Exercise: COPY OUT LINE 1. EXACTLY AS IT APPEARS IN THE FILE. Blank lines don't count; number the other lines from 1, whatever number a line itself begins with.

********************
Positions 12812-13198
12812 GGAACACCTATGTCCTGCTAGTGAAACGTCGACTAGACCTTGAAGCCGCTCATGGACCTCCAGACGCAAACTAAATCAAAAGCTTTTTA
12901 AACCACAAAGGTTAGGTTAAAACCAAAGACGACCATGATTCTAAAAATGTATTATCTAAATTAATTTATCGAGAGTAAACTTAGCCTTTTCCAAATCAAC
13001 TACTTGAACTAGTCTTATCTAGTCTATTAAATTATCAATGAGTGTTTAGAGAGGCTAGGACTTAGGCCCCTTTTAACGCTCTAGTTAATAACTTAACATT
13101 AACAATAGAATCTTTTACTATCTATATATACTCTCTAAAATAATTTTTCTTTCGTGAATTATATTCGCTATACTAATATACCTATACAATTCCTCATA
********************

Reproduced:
Positions 12812-13198